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Text Neck Syndrome has real consequences

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By Dr. Michael Nelson

Texting has become a way of life for both the young and old, for both personal and business uses. With this increase in texting, our modern health care has had to coin a new diagnosis: text neck syndrome, also commonly known as a repetitive stress injury.

Try to spend a whole day aware of your posture while you perform routine activities. Is your head bent forward during any of these activities:

  • When you drive?
  • While you surf the Internet?
  • When you send an email or text from your phone?

 

Any prolonged period of looking down puts excessive strain on your neck. Correct Posture Month is celebrated every May and while text neck is just one way poor posture can affect your cervical spine, it’s important you know the dangers.

Our head weighs about the same as a bowling ball. When we repetitively place all of this weight into a head-forward position, it can add as much as 60 pounds of force to the cervical spine. I frequently treat patients who seek relief from pain and soreness in the neck and upper back. Their muscles have been overused in these specific areas, resulting in discomfort. I believe a lot of the pain is due to the hours they are spent hunched over using their digital devices.

Text neck is especially concerning to doctors of chiropractic because it could eventually lead to chronic problems, including early onset of arthritis in the neck. For young, growing children who look down the majority of the day, text neck could cause permanent damage or even curvature to their cervical spines. Permanent damage to this intricate network of muscles, tendons and ligaments can lead to lifelong neck pain.

The symptoms associated with text neck can range from upper back pain and muscle spasms to severe shoulder pain and tightness. If you do nothing about it, your symptoms will get worse. Consciously practice good posture. Stand or sit with your shoulders pulled back to keep the body aligned in a neutral position. Get in the habit of moving the device to eye level so the neck isn’t tilted. Most importantly, take frequent breaks. Spend some time away from the device and the head-forward posture.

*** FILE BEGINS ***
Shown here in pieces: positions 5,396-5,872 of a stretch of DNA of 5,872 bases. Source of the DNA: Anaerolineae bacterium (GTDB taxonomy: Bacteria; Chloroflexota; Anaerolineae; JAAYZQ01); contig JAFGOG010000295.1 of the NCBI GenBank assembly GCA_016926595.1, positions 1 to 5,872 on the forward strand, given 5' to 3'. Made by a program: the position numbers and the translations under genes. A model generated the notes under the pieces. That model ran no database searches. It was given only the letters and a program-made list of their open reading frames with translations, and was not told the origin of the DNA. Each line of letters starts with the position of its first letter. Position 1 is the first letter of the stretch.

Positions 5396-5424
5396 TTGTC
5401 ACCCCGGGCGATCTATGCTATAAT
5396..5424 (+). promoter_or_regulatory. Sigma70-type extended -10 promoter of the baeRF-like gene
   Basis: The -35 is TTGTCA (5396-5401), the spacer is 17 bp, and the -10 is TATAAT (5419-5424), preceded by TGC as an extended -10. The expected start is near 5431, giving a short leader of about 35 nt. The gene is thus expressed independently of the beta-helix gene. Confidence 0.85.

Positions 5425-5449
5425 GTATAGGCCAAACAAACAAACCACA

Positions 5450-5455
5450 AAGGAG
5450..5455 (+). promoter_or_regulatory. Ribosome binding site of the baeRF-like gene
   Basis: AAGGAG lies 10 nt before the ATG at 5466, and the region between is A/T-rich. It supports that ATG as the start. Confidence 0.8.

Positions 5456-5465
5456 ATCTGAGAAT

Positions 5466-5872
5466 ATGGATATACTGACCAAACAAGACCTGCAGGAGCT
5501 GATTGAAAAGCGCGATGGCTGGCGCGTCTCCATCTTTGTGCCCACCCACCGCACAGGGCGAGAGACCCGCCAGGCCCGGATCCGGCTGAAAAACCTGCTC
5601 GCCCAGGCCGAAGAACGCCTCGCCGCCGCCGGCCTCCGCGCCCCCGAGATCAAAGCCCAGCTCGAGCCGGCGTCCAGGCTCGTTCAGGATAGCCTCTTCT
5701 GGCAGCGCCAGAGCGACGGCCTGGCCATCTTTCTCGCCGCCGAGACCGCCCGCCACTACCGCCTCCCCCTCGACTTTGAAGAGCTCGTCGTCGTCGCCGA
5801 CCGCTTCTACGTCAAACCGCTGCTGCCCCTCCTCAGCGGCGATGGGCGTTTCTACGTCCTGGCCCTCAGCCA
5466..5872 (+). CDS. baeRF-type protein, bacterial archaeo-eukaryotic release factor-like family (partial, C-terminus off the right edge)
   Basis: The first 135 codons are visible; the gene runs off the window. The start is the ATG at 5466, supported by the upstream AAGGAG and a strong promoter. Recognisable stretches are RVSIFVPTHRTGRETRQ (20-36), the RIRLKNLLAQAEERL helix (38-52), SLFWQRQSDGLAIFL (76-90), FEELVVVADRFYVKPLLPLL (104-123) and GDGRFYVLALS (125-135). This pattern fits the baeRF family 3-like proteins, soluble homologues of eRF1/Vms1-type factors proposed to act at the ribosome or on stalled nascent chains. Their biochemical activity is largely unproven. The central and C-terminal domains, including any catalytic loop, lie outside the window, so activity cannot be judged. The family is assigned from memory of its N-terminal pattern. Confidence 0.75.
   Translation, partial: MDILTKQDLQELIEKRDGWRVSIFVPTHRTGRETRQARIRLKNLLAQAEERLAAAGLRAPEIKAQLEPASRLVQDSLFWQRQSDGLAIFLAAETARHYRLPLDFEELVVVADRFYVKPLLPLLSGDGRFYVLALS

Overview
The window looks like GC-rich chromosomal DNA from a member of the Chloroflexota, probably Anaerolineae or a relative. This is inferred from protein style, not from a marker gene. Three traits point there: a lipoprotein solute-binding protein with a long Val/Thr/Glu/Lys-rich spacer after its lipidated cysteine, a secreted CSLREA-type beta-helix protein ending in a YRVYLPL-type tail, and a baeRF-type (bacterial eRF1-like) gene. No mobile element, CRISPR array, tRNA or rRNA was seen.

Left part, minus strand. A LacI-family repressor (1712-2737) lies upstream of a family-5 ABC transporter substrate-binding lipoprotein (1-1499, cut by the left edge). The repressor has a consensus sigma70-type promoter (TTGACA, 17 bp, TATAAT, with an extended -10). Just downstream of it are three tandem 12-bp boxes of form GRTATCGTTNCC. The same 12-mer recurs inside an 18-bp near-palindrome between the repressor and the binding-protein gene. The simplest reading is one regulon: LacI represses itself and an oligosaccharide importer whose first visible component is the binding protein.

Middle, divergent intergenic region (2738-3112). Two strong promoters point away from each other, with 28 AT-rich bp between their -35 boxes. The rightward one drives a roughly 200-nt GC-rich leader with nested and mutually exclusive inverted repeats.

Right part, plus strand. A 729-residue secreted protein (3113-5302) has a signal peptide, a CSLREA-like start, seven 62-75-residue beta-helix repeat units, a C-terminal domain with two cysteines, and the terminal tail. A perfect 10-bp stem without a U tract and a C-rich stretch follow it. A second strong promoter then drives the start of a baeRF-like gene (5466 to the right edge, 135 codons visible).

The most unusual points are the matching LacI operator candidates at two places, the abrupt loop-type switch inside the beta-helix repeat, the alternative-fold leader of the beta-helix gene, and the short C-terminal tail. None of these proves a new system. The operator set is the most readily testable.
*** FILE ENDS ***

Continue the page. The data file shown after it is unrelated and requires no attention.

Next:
Preventing the development and advancement of text neck is key. A comprehensive chiropractic treatment plan of traditional adjustments paired with Active Release Technique, or ART, and corrective exercises can help in the prevention and rehabilitation of text neck syndrome. In addition, simple neck and shoulder stretches can improve blood flow and relieve tension. Regular exercises that teach posture and body awareness, like yoga or Pilates, are great to counteract the tendency of developing neck pain from poor posture.

A modern, individualized and patient-centered approach reflects the changing reality of health care delivery in our nation. New chiropractic models of pain management bring greater clinical efficiency, higher patient satisfaction and cost savings to 27 million Americans annually.


Nelson42916_headshotDr. Nelson is a chiropractic physician and co-founder of Carolina Active Health Chiropractic. He is currently the team chiropractor for the Clemson University Athletic Department.

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